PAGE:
Some carriers are exiting business to make their catastrophe reinsurance more affordable

Reinsurance rates online were due to rise by a further 20% to 30% at the 1 June ‘Florida book’ renewals, according to analysts at Berenberg, with the Russian invasion of Ukraine having an ‘accelerating’ impact.

“In our view, while the ultimate impact of the Ukraine conflict will take a while to emerge, we continue to believe that this will remain a manageable earnings event for all of the companies that we follow,” said Berenberg in a note.

Meanwhile, some Florida property insurers are exiting business in an effort to ensure their catastrophe reinsurance remains affordable as prices continue to rise, according to S&P Global.

Companies are either jettisoning policies outright or repositioning their portfolios away from areas in the state that their models calculate would lead to bigger reinsurance bills, according to Floridian rating agency Demotech.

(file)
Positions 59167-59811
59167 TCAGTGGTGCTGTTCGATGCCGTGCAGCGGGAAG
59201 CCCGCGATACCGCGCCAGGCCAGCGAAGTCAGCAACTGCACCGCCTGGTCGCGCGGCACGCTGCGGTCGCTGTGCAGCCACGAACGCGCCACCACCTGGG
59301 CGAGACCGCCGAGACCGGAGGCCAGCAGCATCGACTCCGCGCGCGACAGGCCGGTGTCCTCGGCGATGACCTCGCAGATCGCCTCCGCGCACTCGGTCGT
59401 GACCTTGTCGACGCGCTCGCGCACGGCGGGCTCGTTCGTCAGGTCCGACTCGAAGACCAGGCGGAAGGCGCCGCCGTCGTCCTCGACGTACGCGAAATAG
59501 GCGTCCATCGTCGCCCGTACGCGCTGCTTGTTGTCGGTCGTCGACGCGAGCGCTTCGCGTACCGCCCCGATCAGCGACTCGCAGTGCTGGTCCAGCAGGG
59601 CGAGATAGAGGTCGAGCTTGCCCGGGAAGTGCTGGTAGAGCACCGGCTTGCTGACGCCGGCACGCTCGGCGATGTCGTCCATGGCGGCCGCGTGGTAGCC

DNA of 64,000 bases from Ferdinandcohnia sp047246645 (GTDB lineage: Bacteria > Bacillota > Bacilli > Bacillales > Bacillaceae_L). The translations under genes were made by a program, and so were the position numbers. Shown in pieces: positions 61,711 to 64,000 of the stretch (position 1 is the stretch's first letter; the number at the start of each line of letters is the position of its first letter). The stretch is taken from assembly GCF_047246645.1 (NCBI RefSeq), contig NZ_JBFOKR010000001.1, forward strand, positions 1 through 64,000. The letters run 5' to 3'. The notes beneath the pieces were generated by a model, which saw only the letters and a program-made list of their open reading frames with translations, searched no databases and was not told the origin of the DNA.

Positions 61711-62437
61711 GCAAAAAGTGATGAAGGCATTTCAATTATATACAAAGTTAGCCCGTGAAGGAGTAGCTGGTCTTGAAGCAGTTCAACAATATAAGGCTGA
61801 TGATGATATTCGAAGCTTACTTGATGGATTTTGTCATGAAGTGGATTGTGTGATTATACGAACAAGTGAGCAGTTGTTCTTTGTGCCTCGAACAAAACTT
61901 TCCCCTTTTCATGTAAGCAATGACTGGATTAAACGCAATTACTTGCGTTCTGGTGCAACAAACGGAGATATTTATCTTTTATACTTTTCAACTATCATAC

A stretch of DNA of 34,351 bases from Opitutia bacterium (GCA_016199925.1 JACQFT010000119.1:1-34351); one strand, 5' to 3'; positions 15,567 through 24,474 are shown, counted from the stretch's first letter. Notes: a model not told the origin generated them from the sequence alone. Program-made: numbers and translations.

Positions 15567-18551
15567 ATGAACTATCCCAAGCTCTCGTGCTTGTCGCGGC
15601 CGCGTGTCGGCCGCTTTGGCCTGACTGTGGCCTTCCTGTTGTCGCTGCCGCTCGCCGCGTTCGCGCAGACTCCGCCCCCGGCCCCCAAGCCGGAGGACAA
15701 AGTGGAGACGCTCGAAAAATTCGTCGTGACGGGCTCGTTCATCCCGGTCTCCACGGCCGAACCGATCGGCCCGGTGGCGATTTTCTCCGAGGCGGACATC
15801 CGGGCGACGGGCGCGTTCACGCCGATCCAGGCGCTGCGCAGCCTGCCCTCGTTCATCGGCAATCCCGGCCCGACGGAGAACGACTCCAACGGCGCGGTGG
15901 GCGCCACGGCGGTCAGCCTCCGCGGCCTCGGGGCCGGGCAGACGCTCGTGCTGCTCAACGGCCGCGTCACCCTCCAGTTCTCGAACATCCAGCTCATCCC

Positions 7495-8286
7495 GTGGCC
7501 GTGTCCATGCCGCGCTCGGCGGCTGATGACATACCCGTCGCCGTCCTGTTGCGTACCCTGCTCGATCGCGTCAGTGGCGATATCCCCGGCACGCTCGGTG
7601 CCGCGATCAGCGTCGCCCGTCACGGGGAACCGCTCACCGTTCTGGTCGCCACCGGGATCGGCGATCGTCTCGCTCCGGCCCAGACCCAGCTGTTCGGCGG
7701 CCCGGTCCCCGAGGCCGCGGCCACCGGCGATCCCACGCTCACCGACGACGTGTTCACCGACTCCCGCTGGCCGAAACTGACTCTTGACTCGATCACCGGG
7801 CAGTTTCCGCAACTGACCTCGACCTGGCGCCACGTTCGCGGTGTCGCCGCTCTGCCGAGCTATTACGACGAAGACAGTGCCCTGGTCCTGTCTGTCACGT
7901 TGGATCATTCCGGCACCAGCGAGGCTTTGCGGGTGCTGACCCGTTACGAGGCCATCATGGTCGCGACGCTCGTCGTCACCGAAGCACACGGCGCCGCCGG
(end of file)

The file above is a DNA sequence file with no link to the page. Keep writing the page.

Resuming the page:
Some cedants are bucking the trend. Universal Insurance Holdings announced it had bought more catastrophe reinsurance protection for the 2022 hurricane season.

Matthew Palmieri, president of UPCIC, said: “Against a backdrop of wide ranging macro-economic pressures globally and an extremely challenging property insurance and reinsurance marketplace, particularly in the markets that we serve, we were able to secure the extensive reinsurance program we desired for the 2022 hurricane season.

”In fact, we were able to secure more capacity in future years, including the 2024 renewal. We appreciate our long-standing partners that have supported us for over a decade and we look forward to continuing to foster these specific key relationships as well as the new ones we established in this renewal cycle. 

“As expected, our reinsurance costs have increased modestly over the 2021-2022 period, but remain in line with our expectations and give us the operational stability and coverage certainty we need to execute our plan well into the future.”